3 Little Known Web Services Teachers Should Be Using

Adam Heckler is a twenty-something Cincinnati, Ohio local working in the education technology sector. Most of his time is spent at VARtek Services where he writes for the blog, manages social media, and advises K12 s

Teacher Web ServicesBy now, everyone’s heard of the major web services that have become popular in edtech circles: Edublogs and Blogger for blogging, Diigo and Delicious for bookmarking, Wikispaces and Wetpaint for wikis, and on and on and on…

Well, there are other services out there! Some of which you probably haven’t heard of yet. So today I present to you a few web services that even most tech-savvy educators aren’t familiar with and how you can best use them to better yourself or your classroom.


Amazon Glacier

The best way to think about Amazon Glacier is as if it’s a giant hard drive at Amazon HQ on which they let you rent space. Best of all, because the hard drive is so mind-bogglingly huge, rent is super cheap! You can expect to pay just pennies per month for multiple gigabytes of storage. Pennies per month!

Amazon Web Services Logo

The one trick to Glacier is that it’s “optimized for data that is infrequently accessed and for which retrieval times of several hours are suitable.” In other words, when you want to download whatever you’ve uploaded, it won’t be instantaneous. Thus, it’s ideal for older, archived files that you don’t want to delete, but probably won’t need very often, like your outdated files and student documents from previous school years.

If you want to check it out, read their Getting Started Guide first, and then pop over to FastGlacier and download their client (the tool you will actually use to upload and download from Glacier).



Everybody loves professional development, right? Well, it’s a shame I don’t see more people using this particular site to reach their learning goals. Lynda.com provides training on a wide array of software applications, ranging from Adobe Acrobat to Zoomerang.

Lynda.com Logo

You can browse their catalog by subject or by software to see everything they have to offer. Some example of courses that might be of particular interest to educators include:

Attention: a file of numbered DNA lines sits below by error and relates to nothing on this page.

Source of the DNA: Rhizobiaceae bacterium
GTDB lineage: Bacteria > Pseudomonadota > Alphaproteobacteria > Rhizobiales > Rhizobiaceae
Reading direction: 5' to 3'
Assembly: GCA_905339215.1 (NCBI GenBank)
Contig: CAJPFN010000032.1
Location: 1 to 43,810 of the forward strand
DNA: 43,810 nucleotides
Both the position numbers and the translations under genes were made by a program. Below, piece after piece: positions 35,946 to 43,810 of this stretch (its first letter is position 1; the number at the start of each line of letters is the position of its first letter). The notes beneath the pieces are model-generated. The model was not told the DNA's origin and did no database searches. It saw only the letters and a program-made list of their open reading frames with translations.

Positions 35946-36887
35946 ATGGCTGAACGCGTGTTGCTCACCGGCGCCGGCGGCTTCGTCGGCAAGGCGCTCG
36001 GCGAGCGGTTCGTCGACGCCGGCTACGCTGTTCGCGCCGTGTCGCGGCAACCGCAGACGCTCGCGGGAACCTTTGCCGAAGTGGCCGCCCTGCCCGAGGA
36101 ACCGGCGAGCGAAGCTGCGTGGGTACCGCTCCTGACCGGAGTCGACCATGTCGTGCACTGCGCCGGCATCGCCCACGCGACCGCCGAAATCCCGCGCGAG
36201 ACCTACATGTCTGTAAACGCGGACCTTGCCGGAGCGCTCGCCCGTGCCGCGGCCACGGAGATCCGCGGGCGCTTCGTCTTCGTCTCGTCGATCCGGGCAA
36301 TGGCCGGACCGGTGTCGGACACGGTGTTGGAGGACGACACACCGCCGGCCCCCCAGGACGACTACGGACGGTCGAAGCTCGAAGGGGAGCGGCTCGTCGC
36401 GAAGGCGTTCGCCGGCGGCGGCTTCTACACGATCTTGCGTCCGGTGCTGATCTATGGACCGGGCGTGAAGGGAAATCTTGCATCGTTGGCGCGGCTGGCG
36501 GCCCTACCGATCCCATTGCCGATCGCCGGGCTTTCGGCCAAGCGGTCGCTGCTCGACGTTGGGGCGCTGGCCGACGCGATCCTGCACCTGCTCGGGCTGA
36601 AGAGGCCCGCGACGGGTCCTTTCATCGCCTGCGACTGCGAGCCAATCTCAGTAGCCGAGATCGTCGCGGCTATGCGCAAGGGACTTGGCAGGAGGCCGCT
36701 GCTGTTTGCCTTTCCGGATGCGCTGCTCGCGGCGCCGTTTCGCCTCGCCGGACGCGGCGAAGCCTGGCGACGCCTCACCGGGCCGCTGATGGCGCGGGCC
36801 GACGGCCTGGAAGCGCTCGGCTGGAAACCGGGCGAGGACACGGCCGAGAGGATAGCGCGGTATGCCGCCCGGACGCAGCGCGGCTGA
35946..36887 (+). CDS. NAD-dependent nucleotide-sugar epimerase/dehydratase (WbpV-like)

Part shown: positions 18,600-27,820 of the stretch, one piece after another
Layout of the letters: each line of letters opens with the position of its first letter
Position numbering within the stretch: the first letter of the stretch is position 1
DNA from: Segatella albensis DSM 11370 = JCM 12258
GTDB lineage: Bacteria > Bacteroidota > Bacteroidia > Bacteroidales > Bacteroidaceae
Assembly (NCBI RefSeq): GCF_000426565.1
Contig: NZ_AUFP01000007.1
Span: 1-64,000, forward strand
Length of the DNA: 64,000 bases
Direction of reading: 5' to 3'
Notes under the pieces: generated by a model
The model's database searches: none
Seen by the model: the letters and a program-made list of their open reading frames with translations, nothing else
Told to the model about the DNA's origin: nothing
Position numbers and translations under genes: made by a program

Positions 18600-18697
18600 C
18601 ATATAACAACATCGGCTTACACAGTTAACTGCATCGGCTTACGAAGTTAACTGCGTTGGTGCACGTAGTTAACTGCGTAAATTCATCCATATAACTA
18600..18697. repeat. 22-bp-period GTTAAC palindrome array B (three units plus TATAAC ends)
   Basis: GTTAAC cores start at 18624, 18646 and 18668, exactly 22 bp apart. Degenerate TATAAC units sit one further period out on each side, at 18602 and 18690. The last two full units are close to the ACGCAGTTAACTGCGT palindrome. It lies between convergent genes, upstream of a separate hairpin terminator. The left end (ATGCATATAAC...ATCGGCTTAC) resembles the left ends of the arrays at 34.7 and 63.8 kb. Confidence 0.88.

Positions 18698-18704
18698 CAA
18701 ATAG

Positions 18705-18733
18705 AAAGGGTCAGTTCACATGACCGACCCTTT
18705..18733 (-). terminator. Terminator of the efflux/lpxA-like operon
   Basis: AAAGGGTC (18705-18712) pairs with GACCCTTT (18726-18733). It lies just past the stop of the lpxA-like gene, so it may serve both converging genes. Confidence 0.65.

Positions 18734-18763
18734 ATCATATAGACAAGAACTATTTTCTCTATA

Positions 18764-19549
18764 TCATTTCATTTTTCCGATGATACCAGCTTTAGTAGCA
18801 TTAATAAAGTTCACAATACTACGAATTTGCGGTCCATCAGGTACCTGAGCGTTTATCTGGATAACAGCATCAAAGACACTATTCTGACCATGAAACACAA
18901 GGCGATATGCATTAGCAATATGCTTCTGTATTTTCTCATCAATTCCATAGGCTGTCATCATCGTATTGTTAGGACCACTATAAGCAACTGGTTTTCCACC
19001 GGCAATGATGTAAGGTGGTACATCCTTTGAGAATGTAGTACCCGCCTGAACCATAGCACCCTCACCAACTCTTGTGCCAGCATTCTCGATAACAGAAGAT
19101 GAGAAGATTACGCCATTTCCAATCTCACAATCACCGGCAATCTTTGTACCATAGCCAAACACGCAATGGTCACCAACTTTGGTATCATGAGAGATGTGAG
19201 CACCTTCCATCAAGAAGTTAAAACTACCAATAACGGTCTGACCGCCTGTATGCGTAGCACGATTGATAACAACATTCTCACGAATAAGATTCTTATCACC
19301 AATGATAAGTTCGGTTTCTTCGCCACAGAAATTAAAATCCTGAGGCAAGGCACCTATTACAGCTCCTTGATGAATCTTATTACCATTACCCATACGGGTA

• Blackboard 9.x Essential Training for Instructors
  • iBooks Author Essential Training
  • Moodle 2 Essential Training for Teachers
  • Up and Running with Evernote for Windows

While a Lynda.com subscription does cost $25 a month, it’s well worth it if you need to learn some specific software or skills as part of your professional development plan. In fact, I’m using their service right now to learn the ins and outs of Joomla, a popular content management system.



If you’re running a “flipped classroom”, where students watch lessons at home using the Internet and do what was previously homework in class, Screencast-O-Matic is the perfect tool for you. Even if you just need to record your screen once in a while for a tutorial or some such, definitely check this out.

Screencast-o-matic Logo

Unlike most other screen capture tools, you don’t need to download any special software programs: you simply press record and go! With the free version, you can make videos up to 15 minutes in length, which is usually plenty for basic purposes. By purchasing a Pro account for just $15 per year, you can record as long as you want as well as use their video editing tools and a bunch of other features.

Screencast-O-Matic is also one of the featured tools in our latest EdTech course – Introduction To Online Video. Try a free lesson and see what you think!


Bonus: Foldable.me

Ok, so this one has exactly nothing to do with education, but that’s why it’s the bonus! Foldable.me is a site where you can create a fully customizable replica of yourself on paper, pay a tiny fee to have the paper shipped to you, and then fold the paper up into a cute, if rather boxy, clone of yourself.


How awesome is that?! A couple of these around the classroom would lighten things up for sure.


Anyway, I hope you find these tools useful, and definitely let us know in the comments if you have more suggestions. And do let us know if you are already familiar with these tools and how you are using them in the classroom.


Feature image courtesy of Flickr, puzzledmonkey.